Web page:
Killing Mister Watson
Health and Happiness
Death is the unspoken hero in this pair of novels, one with its terse, masculine title, the other festively evoking Jane Austen. Diane Johnson’s book is, surprisingly, a comedy about death, how death rules social life, a comedy incongruously set in a hospital. Peter Matthiessen’s novel is about murder, and the consequences of the power to murder, not only the murder of other people, but the murder of thoughts and feelings and the natural world, as a coastal Florida community of small farmers, fishermen, and plume hunters is paralyzed by Mister Watson’s presence, and corrupted in subtle ways. It is also about the macabre glamour with which people can invest a man who has killed. In Matthiessen’s book, the murderer is the prince of a black fairy tale; his crimes, whether they are real or imaginary, have a mesmerizing effect on his community, like the fascination of witnessing achieved desires, happy endings. For Matthiessen’s people, death holds the urgent mystery that sex does for children. They are transfixed by Watson’s casual power over life and death. It makes him seem superhuman.
Killing Mister Watson is based on a murder that occurred at the turn of the century in the swampy Ten Thousand Islands region in Florida, when a band of twenty or so of Mister Watson’s neighbors gunned down their island’s most prominent citizen. The incident took place in Chokoloskee, Florida, bordering the Everglades, a remote, sparsely populated area that was a refuge for many people who had good reasons to leave where they came from. One of Matthiessen’s characters asks, “With all of Florida to choose from, who else would come to these overflowed rain-rotted islands?” Peter Matthiessen researched the book in southwest Florida, interviewing descendants of people involved in the Watson killing, although as he points out in an author’s note, there are “few hard ‘facts’—census and marriage records, dates on gravestones, and the like…. The book is in no way ‘historical,’ since almost nothing here is history.” Matthiessen tells us that “It is my hope and strong belief that this reimagined life contains much more of the truth of Mister Watson than the lurid and popularly accepted ‘facts’ of the Watson legend.”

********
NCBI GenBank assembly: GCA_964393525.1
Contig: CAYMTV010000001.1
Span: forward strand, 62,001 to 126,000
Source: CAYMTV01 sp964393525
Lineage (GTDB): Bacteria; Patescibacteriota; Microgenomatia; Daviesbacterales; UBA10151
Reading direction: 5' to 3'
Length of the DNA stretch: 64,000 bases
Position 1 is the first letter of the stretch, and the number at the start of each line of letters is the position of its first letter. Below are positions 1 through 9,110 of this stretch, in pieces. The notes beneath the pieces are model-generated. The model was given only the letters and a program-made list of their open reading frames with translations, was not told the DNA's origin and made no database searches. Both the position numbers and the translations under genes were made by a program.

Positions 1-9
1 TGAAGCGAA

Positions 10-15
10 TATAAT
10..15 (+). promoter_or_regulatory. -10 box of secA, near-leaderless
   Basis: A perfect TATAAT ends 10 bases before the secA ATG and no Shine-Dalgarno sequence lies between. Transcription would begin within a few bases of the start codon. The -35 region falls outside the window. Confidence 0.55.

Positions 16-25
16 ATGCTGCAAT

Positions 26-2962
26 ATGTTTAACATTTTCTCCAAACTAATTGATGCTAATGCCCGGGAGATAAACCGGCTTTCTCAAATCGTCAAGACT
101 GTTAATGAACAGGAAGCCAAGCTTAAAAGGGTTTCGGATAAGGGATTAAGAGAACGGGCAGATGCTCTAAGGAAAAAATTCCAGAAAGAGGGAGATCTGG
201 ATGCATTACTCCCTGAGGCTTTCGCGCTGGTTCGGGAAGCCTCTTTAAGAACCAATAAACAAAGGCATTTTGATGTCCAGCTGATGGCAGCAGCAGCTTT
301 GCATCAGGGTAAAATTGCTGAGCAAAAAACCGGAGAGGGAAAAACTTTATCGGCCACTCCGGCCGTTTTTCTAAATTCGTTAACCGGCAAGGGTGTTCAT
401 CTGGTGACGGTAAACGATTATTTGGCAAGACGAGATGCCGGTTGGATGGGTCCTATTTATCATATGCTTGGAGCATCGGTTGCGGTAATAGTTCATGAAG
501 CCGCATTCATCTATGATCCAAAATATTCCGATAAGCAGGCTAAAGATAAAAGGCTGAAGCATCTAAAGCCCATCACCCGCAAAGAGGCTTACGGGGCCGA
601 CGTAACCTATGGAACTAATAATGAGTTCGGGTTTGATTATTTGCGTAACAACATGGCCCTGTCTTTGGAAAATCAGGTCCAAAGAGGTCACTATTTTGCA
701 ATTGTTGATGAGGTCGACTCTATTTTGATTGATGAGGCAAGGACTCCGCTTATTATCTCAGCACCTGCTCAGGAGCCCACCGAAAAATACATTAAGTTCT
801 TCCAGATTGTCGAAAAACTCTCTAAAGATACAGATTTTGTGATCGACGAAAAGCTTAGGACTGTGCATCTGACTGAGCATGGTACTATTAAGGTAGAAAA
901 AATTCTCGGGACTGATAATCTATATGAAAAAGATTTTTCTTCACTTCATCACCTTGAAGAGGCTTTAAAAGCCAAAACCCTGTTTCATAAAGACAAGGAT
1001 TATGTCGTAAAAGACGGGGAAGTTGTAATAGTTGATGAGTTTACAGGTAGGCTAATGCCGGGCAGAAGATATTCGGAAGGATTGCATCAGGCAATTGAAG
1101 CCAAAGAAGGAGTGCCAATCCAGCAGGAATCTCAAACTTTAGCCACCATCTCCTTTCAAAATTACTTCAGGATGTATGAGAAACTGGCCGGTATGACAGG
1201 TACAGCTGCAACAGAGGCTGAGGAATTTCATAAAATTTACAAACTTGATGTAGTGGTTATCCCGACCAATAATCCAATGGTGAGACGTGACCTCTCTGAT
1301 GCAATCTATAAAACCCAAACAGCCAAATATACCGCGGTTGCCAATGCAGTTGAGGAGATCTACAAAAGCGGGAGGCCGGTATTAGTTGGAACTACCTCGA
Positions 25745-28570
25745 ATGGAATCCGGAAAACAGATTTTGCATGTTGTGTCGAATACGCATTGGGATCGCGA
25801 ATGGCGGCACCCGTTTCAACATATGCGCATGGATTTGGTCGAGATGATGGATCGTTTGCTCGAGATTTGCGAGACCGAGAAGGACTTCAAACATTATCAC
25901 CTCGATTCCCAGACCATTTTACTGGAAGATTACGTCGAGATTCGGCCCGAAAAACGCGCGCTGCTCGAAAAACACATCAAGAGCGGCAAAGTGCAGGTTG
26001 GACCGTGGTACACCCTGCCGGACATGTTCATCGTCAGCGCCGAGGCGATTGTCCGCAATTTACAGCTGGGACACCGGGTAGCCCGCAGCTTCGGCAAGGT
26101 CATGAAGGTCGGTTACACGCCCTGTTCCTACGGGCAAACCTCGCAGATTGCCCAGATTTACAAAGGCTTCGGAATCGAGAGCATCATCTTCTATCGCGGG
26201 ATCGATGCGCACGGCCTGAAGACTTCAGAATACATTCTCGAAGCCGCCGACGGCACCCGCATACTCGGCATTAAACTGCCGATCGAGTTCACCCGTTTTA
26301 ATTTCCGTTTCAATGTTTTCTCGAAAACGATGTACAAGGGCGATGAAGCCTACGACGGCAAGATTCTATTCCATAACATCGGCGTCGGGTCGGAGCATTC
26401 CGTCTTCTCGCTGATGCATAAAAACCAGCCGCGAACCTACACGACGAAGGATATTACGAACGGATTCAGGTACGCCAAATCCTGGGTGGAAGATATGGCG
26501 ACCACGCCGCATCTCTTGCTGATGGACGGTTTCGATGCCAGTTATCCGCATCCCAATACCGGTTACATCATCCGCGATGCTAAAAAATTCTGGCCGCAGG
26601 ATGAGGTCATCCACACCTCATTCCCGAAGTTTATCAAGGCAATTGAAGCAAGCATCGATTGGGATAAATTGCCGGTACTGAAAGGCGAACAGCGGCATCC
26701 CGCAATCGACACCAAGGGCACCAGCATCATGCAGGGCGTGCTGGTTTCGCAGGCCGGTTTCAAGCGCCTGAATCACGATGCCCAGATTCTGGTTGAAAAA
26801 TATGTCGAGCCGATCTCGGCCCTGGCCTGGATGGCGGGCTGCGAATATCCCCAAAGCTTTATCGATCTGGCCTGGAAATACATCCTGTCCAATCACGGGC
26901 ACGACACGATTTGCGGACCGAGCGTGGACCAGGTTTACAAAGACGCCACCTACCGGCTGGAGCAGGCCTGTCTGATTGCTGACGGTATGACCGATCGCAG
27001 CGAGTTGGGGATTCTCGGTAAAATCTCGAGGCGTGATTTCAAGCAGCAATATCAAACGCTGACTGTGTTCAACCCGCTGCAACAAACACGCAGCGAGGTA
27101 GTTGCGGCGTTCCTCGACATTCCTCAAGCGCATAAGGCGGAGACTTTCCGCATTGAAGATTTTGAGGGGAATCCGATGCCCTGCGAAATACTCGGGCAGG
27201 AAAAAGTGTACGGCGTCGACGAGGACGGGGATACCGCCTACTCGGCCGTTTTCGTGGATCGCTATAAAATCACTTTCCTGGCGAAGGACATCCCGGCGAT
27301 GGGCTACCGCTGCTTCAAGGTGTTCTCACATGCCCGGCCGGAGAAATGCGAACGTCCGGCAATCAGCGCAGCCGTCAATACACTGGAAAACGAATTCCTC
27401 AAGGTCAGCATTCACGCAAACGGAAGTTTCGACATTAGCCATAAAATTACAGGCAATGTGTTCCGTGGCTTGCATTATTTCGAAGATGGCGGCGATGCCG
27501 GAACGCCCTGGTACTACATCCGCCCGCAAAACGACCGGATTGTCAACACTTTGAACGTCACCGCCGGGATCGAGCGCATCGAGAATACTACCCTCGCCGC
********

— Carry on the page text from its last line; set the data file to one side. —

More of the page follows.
Matthiessen tells Watson’s story through invented eyewitness accounts, interspersed with a few interludes in the voice of a contemporary historian of the region. The shifting facts from version to version, and the pervasive impression that these men don’t know with any certainty themselves why they killed Watson dramatizes Matthiessen’s sense that history is part illusion. It is a history made even more elusive by its setting in the last frontier of Florida, a place of few records, few conventions, and little law. Matthiessen’s frontier is not an incentive to heroic civilization building, but a place where a limiting and insistent individualism makes community nearly impossible.
The region fits the people who live in it. “To the casual stranger,” writes Matthiessen …
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